A friend of mine is a researcher in biomedical engineering. During literature review she encountered this patent filed by a seemingly prominent researcher, claiming the invention of a carbon black-doped PDMS electrode (priority date: 2012). However, the said device has been in use in the research field for almost two decades. A simple search on Google Scholar could easily present dozens of prior arts. However, there is more to it.
Let's look at the first claim:
- A surface mountable electrode comprising:
- a conductive substrate having a substantially planar sensing area adapted for communication with an electrically sensitive surface;
- a terminal for connection to a monitor circuit, the terminal having electrical continuity with the planar sensing area;
- the planar sensing area defining an impedance with a sensing surface conducive to electrical monitoring; and
- the conductive substrate being flexible for electrical communication upon surface placement on the electrically sensitive surface.
If I am reading it correctly, did they just claim all electrodes as their invention?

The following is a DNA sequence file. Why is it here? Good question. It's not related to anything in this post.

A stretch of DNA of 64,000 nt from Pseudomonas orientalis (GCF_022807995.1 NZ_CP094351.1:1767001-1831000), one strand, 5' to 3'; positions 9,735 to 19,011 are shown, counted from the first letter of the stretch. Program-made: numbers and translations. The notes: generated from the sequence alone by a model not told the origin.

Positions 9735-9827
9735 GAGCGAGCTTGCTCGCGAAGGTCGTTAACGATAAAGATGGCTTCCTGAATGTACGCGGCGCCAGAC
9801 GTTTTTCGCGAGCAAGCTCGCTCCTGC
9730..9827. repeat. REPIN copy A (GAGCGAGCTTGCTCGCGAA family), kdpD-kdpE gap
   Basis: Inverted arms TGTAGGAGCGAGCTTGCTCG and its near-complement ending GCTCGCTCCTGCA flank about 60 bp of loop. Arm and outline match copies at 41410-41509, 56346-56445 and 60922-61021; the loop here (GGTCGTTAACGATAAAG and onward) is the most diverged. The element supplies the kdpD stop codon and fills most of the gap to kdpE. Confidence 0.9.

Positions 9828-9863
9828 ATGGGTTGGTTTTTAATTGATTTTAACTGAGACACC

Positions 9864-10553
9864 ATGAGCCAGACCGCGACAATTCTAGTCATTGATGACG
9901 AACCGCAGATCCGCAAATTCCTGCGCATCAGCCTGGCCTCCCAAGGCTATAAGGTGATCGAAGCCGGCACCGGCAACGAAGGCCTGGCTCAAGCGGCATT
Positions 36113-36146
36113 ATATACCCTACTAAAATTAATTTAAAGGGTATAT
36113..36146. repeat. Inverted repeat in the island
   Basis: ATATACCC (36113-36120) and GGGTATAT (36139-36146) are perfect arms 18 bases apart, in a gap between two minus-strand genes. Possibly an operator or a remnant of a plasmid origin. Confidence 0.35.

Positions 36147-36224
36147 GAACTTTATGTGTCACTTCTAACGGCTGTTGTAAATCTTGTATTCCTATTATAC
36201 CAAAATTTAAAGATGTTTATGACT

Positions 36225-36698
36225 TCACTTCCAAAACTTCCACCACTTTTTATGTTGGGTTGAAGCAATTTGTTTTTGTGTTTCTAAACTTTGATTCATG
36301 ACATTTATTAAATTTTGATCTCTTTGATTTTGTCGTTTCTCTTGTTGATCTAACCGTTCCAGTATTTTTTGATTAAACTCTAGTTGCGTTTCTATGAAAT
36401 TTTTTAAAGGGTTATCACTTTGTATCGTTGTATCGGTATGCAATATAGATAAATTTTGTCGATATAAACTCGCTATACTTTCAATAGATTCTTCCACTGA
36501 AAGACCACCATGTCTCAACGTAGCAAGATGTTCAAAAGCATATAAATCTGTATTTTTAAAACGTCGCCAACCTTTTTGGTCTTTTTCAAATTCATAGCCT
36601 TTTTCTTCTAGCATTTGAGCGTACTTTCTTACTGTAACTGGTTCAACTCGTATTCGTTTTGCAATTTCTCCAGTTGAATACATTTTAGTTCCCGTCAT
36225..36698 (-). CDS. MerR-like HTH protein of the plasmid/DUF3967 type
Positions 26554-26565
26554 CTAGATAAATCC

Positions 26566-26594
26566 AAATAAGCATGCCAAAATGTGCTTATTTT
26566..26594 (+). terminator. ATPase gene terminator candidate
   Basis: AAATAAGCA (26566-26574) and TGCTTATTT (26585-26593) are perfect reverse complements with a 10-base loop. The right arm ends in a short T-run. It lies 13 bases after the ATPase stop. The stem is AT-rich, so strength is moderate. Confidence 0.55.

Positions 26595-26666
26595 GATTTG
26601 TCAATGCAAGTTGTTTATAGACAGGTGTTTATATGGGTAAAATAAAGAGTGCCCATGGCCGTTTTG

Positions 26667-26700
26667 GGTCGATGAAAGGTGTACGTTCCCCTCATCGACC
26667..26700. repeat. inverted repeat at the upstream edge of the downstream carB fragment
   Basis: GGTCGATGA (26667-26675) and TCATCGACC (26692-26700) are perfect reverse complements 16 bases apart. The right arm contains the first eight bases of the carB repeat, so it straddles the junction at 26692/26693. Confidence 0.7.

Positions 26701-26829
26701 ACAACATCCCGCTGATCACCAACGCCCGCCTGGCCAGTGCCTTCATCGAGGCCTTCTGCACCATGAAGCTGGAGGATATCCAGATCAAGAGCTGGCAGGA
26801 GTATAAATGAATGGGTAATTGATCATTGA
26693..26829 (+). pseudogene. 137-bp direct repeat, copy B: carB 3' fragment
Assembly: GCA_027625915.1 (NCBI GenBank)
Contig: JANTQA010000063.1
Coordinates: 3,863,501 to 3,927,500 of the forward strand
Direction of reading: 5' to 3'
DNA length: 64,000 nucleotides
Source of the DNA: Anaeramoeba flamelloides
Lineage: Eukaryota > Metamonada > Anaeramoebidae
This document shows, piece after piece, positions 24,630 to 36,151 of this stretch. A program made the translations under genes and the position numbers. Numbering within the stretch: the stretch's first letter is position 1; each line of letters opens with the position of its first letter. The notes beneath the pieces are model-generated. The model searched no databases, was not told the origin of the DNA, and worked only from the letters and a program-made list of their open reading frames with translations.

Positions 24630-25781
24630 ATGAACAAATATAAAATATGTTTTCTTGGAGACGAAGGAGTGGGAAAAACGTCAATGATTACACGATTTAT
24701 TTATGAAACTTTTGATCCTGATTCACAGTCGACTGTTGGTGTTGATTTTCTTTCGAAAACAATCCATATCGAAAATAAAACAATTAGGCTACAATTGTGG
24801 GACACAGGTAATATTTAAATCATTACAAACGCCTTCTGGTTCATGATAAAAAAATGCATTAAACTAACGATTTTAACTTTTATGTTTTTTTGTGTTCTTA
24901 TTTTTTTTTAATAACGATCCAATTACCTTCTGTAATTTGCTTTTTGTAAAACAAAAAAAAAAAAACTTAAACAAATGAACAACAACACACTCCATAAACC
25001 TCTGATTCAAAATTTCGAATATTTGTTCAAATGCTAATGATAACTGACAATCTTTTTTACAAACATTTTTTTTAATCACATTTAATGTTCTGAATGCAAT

Thereafter a search on WIPO showed that they received a Final Rejection in March 2017, but they filed for Continued Examination in September, so it is still alive.
Since it has been way over 6 months after publication or first rejection, I can no longer submit prior art to dispute this troll, right? Or is the PCT system different?
In this period after the submission window, but before the patent is rejected/granted, what else can I do, hopefully without breaking the bank? Is the process of dispute identical to that after issuance? And is this really a troll?
(A possibly opinionated side-question: Given that it has been blatantly rejected, should I be concerned at all? In fact, would ordinary people pay attention to these things? I just hate trolls.)
Options for submitting prior art on a patent application after the 6 month window passed? (Similar to my question but the answer wasn't satisfactory.)
Upon reading their latest amendment, my friend commented that adding hydrophobic treatment with a specific chemical to Claim 1 may get their patent approved, as it is disguised as a feature to permit underwater use. Whereas in reality all such PDMS devices, electrode or not, normally undergo hydrophobic treatment as part of the fabrication process. Should we be concerned that the Examiner could be fooled?